Article by: Julie Kang

Airplane travel is truly more fun in the Philippines. Passengers may now use their cellphones, laptops, and other “transmitting portable devices” during flights, under the the Civil Aviation Authority of the Philippines (CAAP) recently announced the new directive, which took effect early January of 2014. Contrary to the widespread belief that using such devices for communication during flights pose safety dangers, John Andrews, the deputy director general of the CAAP, assures the public that allowing the use of such devices “does not impair the safety of flights.”

The memorandum released by the CAAP, however, qualifies the conditions for the use of electronic devices. Although passengers may use their cellphones and laptops, voice calls are not allowed as to not disturb other people in the flight. Only calls using the global system for mobile communication on-board aircraft (GSMOBA) are permissible. Short memory service (SMS) is permitted with cellphones, but these devices must be placed on silent mode. Passengers may also listen to music with their MP3 players provided that they use earphones.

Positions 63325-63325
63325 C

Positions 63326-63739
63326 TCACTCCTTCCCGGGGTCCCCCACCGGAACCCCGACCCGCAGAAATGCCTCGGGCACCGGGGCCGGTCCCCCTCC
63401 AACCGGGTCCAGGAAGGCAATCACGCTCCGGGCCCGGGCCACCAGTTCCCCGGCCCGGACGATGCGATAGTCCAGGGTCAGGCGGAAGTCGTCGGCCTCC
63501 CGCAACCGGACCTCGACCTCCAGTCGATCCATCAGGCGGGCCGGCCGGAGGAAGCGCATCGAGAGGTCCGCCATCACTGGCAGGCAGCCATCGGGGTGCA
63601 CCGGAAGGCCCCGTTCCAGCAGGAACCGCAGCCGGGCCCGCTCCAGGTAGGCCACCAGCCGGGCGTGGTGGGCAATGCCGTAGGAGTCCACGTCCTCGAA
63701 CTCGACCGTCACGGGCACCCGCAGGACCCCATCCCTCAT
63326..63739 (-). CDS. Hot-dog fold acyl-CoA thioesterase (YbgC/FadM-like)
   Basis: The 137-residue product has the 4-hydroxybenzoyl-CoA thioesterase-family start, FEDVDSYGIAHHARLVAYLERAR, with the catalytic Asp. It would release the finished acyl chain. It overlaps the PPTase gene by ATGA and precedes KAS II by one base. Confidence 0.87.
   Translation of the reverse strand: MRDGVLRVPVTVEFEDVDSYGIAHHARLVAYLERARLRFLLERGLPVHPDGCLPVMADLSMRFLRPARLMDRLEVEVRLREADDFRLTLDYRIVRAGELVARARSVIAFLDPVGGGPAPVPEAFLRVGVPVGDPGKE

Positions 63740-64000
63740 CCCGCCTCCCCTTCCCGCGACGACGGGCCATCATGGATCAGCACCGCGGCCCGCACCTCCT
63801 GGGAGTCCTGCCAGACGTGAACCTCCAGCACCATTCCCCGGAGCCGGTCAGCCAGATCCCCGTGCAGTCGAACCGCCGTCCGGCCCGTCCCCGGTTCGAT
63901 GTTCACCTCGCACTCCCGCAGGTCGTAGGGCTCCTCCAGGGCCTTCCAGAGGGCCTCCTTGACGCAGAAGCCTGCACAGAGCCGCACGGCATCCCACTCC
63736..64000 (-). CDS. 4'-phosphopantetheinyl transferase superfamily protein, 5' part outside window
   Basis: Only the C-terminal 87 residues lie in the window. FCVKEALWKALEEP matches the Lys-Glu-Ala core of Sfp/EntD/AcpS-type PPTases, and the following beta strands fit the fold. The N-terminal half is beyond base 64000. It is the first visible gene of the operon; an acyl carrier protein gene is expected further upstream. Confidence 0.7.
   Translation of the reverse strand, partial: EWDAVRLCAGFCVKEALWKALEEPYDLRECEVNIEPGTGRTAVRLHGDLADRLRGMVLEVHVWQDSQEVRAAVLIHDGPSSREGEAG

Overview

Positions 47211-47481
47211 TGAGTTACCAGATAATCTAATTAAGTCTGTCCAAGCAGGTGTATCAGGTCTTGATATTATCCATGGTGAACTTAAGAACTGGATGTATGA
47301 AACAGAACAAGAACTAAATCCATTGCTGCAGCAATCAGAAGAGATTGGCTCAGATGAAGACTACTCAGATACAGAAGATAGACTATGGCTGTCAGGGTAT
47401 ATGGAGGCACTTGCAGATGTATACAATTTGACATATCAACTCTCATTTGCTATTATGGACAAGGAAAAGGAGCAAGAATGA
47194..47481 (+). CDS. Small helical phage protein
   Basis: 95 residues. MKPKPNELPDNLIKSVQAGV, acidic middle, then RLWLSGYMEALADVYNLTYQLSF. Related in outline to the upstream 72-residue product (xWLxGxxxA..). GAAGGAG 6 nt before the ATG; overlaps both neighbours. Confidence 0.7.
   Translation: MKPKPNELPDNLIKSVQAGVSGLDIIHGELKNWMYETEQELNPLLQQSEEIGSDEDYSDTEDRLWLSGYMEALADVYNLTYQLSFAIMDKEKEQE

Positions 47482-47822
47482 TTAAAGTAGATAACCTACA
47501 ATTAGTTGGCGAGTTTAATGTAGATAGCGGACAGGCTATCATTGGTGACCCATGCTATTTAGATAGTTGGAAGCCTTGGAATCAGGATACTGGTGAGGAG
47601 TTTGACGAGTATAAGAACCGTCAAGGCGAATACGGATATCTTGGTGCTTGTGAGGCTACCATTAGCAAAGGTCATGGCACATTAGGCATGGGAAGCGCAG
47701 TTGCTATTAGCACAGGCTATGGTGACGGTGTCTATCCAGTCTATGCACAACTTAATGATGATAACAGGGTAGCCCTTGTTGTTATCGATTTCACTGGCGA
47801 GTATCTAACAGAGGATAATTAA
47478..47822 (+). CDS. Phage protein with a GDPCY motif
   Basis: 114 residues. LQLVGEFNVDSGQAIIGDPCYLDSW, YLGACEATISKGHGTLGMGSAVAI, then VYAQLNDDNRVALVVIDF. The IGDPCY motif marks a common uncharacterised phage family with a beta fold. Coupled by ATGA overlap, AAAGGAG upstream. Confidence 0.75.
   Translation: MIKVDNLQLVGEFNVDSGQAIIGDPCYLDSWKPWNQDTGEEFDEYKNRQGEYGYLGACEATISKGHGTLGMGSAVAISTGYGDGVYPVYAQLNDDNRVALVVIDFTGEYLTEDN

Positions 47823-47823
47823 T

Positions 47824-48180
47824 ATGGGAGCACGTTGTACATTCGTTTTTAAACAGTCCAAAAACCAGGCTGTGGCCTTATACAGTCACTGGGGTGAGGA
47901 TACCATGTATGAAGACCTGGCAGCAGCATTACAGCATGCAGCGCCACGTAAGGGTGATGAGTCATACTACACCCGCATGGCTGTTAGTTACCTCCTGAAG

Andrews points out that despite the directive, airlines have the prerogative to allow or disallow the use of such electronic devices on-board. He also clarifies that the new policy is applicable only within the jurisdiction of the Philippine territory. With some restrictions still present, it is questionable if the new directive will have much impact on passengers’ flights. Still, with technology getting integrated more and more into our lives, from leisure to work, the directive may prove to be useful for many, especially for those who travel more than others.

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